For super funds and their advisers

Truth, consequences, and insider trading

•3-Tim Wilson

The accusations of insider trading hurled at Australia’s big super funds are explosive in nature – and pose something of a headscratcher. Regardless of their weight, reputations are at stake.

The revelations made by ASIC on Wednesday last week (October 27) are a tough wake-up call for an industry that prides itself on its duty to members. While the regulator stopped short of actually accusing trustees and directors of using price sensitive information to their own advantage, they did find an environment that could be easily exploited to do just that.

The accusations themselves were originally made by Liberal MP Tim Wilson. In October 2020, he asked ASIC to investigate multiple instances of super fund trustees and directors switching their investments at a time when the broader market was falling to avoid the loss that would have come with unlisted assets being revalued. The insider trading accusation stems from the possibility that those trustees and directors had foreknowledge of what those revaluations would be.

If they didn’t, then the accusation will also no doubt have many pondering the definition of insider trading, which is the use of non-public information about a company (or in this case, a super fund) to make a profit – or, again in this case, to prevent a loss. So who knew what and when? Does using the knowledge that unlisted assets will likely be revalued, and substantively lower – something that is common knowledge within the investment industry – to protect your superannuation constitute insider trading? Or is it simply making an informed decision?

The industry itself is not sure. Potential regulatory action aside (more on that later) it’s an extraordinarily bad look. Executives and trustees exploiting the asymmetry of information to better themselves is at best an ethical issue, at worst a legal one – with heavy consequences. On the other side of things, valuation practices are not standard across the industry, and funds don’t look to public markets for private valuations, with many accordingly revaluing them to  a less extreme degree. For example, Hostplus slashed the value of its unlisted assets by around 7.5-10 per cent at a time when public markets fell by more than 30 per cent.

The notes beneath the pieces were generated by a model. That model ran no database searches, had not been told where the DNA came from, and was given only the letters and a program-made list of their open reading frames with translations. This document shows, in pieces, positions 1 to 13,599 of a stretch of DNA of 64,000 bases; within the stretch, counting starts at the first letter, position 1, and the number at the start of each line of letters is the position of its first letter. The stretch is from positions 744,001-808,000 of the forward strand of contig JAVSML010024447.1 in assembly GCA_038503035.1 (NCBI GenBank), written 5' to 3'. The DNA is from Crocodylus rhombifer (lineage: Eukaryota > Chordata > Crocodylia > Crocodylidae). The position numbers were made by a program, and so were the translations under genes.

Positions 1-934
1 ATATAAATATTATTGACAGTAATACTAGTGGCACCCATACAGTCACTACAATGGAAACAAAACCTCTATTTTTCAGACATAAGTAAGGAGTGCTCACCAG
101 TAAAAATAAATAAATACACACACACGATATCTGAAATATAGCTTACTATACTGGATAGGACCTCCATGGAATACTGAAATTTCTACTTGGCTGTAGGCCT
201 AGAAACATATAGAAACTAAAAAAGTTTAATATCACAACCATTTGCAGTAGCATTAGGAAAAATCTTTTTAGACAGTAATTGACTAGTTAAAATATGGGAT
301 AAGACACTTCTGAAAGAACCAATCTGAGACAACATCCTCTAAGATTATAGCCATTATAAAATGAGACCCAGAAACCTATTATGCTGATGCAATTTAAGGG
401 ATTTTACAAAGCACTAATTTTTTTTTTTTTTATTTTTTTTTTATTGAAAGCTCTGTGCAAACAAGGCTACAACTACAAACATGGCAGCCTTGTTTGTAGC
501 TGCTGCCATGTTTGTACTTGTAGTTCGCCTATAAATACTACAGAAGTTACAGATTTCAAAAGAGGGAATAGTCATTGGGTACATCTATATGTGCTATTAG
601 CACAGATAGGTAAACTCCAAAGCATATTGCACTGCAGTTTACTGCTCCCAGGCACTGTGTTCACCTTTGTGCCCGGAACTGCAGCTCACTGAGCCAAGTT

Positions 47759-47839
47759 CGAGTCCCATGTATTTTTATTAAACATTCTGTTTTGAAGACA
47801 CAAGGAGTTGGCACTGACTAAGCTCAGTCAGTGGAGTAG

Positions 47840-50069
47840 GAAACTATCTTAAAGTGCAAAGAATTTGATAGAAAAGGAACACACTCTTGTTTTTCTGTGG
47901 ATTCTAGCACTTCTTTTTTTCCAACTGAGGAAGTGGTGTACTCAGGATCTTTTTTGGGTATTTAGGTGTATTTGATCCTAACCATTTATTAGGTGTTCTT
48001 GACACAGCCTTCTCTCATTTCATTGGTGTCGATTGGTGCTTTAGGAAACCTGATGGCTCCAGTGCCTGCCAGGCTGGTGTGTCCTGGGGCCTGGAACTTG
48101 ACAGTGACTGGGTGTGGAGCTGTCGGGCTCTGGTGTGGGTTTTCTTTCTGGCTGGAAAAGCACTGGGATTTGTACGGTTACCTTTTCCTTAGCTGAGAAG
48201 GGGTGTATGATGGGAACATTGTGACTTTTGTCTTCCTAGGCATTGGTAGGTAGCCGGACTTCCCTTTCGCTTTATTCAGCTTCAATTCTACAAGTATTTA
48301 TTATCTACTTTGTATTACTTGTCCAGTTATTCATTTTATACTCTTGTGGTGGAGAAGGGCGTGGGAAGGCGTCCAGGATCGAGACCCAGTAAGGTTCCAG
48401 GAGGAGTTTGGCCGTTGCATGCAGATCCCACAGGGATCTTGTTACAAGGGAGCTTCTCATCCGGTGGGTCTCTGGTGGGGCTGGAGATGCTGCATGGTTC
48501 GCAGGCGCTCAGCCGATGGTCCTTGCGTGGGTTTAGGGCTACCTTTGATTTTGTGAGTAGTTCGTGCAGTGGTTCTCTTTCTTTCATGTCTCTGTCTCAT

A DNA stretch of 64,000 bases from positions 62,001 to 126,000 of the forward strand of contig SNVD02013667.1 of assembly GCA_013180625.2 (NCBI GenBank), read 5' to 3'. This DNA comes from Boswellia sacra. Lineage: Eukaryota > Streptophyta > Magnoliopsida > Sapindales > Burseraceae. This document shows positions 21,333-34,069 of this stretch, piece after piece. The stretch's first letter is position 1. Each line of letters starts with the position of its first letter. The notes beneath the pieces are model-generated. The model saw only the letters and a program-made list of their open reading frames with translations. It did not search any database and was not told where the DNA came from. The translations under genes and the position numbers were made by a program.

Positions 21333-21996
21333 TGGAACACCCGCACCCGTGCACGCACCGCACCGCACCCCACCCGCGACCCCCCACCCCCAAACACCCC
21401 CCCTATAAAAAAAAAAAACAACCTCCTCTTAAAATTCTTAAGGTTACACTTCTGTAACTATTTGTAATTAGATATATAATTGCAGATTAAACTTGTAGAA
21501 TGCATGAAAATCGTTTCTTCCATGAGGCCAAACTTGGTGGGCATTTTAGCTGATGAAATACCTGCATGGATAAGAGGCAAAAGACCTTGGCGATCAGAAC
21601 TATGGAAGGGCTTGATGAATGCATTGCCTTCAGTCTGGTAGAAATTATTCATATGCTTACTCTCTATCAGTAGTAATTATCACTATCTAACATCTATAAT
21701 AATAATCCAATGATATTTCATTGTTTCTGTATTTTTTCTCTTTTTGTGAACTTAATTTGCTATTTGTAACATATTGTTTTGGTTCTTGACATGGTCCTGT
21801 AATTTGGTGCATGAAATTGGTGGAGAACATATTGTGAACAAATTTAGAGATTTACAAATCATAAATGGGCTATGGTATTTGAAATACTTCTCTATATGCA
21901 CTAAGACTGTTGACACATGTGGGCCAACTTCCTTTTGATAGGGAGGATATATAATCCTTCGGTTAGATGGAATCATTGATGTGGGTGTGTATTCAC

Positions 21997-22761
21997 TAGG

Switching, in these cases, could well have left trustees and directors worse off – if they were indeed aware that the revaluation was coming. Not that this ameliorates their bad intentions, of course. The timing and nature of the switches (i.e. into cash – still not a great option in retrospect, especially given the difficulty in capturing the explosive rebound) will be vital evidence should a case proceed. Investors make stupid, fear-based decisions all the time; the timing is suspect, but not necessarily malicious.

But the actual accusation aside, it’s impossible to deny the details of what ASIC found when it conducted its review of both industry and retail funds. Many funds failed to identify investment switching as a risk, and around half did not have “blackout” periods or pre-trade approvals in place. Even when they were in place, trustees and directors were often excluded from them. Most funds relied on self-reporting of breaches rather than active oversight, and failed to consider the activities of related parties, like family members.

APRA’s recent thematic review of unlisted asset valuations also found behaviour that fell short of best practice, primarily where valuation committees were headed by chief investment officers and where the committee had the ability to determine or influence valuations – hardly an arm’s length arrangement.

Stemming from all of this, there’s the fact that for many, the case is a clear-cut example of insider trading, and has been reported as such. And that speaks to the vast reputational damage that can ensue from so much as a whiff of scandal, let alone the overwhelming stench. Australia’s super funds have entered a new world of reputational risk, with the “name and shame” nature of the Your Future Your Super performance test creating the potential for funds to be branded as serial underperformers despite their best efforts. Were these allegations to be borne out – ASIC is gathering more information, and will consider “appropriate regulatory action” where misconduct causing consumer harm is identified –  it would be a disastrous blow for an industry that has leveraged its good standing to great effect in the post-Hayne world.

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